Gradually borders are fast becoming irrelevant with globe shrinking almost every day with communication revolution. Irrespective of different political systems, societies and cultures, the world is looking towards commonality of interests for a better mutual cooperation and co-existence. Obviously the call of the time is to have a common language in the world. Non-English speaking people, particularly the writers in Non-English languages, are worried because of their sensitivity towards their own mother tongues. Because they realize the ultimate move is towards one language and one village and that is village earth.
 This may be a welcome process that India has been championing as the basic tenet of its cultural heritage stands on vasudheiva kutumbakam (the whole earth is a family). But can the champions of Hindi literature accept this fact that Hindi would die down under the umbrella of English. Same is the question in the context of India ? Can the provincial languages die down under the shadow of Hindi.
 In the pre-Independence era, Gandhiji and many other leaders championed Hindustani /Hindi should be a national language and it should become relevant to the whole country and all other languages in the country should enrich the Hindi language with a harmonious merger of their languages in the Hindi.
 In the context of India with multiple languages and cultures, the sustainability of regional languages thus came under a great challenge.  Splitting people of their own language is like separating a child holding his mother’s breast when each drop of milk is adding to the health of the baby. It is not only an emotional issue. It is rather directly linked to one’s emotional connect to the land to which one belongs. Several attempts have been made in the past and in the second half 19th century when there was threat of virtual extinct of the Odia language, Utkala Sabha and Utkala Sammilani played a great role inculcating Odia nationalism among the language users. Resultantly Odia language was saved and the movement gave birth to Odisha as the first language based state in India. By then Bengali, which had already become a bread earning language, had been taken over by English. Odia could not be a job or bread earning language.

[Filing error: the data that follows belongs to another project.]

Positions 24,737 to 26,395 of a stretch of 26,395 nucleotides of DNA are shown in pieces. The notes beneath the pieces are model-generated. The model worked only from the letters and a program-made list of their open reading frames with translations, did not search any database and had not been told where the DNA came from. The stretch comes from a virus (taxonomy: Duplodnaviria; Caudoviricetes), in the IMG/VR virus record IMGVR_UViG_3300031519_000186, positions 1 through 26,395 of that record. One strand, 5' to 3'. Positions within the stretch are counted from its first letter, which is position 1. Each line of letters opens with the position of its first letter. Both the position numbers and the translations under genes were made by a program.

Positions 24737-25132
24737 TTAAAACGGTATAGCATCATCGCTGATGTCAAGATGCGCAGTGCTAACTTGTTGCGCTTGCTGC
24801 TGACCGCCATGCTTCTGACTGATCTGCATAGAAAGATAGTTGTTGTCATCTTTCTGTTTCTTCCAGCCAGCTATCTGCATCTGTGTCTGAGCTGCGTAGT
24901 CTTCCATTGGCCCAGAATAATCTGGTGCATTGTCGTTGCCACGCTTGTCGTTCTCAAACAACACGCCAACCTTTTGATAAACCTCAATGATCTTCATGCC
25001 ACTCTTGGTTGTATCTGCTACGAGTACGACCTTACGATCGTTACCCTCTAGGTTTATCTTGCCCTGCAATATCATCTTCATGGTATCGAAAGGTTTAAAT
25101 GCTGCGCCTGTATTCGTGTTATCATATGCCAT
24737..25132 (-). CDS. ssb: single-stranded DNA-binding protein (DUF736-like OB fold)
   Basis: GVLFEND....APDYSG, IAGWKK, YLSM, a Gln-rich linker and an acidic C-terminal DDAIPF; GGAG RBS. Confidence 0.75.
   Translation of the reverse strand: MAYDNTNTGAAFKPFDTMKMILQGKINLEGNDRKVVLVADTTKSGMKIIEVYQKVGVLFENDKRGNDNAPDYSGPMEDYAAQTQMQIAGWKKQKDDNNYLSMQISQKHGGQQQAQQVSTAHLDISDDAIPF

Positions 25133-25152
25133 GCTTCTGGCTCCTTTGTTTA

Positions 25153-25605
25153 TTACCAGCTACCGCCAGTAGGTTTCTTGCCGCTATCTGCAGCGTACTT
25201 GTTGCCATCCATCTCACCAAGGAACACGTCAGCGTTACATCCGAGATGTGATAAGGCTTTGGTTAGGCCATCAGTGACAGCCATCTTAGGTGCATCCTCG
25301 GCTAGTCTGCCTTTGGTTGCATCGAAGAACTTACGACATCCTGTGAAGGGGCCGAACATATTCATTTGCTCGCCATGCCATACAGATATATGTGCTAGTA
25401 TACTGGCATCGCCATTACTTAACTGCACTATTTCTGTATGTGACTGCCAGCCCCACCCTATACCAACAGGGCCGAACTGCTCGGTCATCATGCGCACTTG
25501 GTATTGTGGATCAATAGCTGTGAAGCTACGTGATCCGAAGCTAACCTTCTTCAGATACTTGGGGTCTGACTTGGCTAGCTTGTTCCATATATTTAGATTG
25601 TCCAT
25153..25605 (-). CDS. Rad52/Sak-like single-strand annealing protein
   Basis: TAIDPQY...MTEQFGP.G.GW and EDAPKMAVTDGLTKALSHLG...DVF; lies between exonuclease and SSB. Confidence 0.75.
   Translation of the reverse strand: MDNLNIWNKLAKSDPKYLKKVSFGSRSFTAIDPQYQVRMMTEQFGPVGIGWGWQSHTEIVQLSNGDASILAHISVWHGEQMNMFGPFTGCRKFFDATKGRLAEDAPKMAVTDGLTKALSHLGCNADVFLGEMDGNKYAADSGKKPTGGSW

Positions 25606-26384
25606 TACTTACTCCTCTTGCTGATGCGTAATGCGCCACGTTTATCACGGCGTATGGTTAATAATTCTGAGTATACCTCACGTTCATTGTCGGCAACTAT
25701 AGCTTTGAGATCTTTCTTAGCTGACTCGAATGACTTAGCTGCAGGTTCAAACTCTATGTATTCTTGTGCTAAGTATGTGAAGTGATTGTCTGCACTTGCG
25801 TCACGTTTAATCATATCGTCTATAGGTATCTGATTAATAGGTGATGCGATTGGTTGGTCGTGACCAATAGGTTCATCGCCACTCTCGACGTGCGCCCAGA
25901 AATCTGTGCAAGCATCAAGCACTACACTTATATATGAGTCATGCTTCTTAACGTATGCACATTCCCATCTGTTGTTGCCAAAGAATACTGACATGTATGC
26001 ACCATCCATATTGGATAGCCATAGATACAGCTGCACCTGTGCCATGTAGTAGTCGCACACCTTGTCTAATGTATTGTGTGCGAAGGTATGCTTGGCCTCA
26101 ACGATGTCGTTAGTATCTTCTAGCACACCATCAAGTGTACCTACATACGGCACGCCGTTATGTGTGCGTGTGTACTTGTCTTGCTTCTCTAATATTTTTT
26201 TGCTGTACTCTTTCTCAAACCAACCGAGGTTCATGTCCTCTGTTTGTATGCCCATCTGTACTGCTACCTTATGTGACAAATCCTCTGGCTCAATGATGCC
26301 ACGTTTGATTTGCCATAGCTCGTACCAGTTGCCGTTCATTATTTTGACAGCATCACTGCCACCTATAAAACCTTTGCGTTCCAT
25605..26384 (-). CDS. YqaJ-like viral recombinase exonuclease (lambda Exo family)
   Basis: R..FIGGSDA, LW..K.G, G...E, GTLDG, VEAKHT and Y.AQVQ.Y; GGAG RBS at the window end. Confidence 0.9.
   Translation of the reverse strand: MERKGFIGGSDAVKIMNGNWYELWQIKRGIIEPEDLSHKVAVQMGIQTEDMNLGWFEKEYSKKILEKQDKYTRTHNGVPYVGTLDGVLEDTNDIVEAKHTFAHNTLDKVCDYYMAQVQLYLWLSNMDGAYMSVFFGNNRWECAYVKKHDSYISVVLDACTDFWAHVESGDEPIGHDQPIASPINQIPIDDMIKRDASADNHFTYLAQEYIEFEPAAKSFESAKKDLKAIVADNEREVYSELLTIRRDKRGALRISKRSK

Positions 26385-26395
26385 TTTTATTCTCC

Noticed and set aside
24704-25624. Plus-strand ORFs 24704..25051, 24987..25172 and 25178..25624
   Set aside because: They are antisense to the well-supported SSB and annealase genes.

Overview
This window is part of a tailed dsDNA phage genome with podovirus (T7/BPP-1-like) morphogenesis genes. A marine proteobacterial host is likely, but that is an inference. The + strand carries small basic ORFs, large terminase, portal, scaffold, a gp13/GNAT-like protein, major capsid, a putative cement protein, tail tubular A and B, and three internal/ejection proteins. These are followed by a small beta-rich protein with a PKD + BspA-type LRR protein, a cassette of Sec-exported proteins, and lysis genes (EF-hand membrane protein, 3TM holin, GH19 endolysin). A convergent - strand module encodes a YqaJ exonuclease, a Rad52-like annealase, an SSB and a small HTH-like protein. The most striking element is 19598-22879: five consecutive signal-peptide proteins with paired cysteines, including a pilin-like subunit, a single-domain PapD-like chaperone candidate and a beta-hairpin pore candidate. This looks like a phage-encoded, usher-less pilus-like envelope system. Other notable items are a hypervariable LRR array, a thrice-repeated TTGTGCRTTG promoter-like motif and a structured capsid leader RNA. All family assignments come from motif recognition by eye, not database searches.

Thus in Odisha and our motivation of learning the English language stems out of the desire of getting into jobs. Fortunately in 2014, Odia came to be the sixth language the country to have the distinction of being a classical language. This language is now documented as a language of over 2500 years old. The language has its original evolution system, grammar, script pattern and literary works of distinction. Educated Odias, particularly writers, are now apparently more sensitive towards the language. This is evidenced with people taking to streets for implementing odia language in all official work. Government has accepted the demand and issued orders to this effect.
But will this be enough to sustain the Odia language. Answer is No.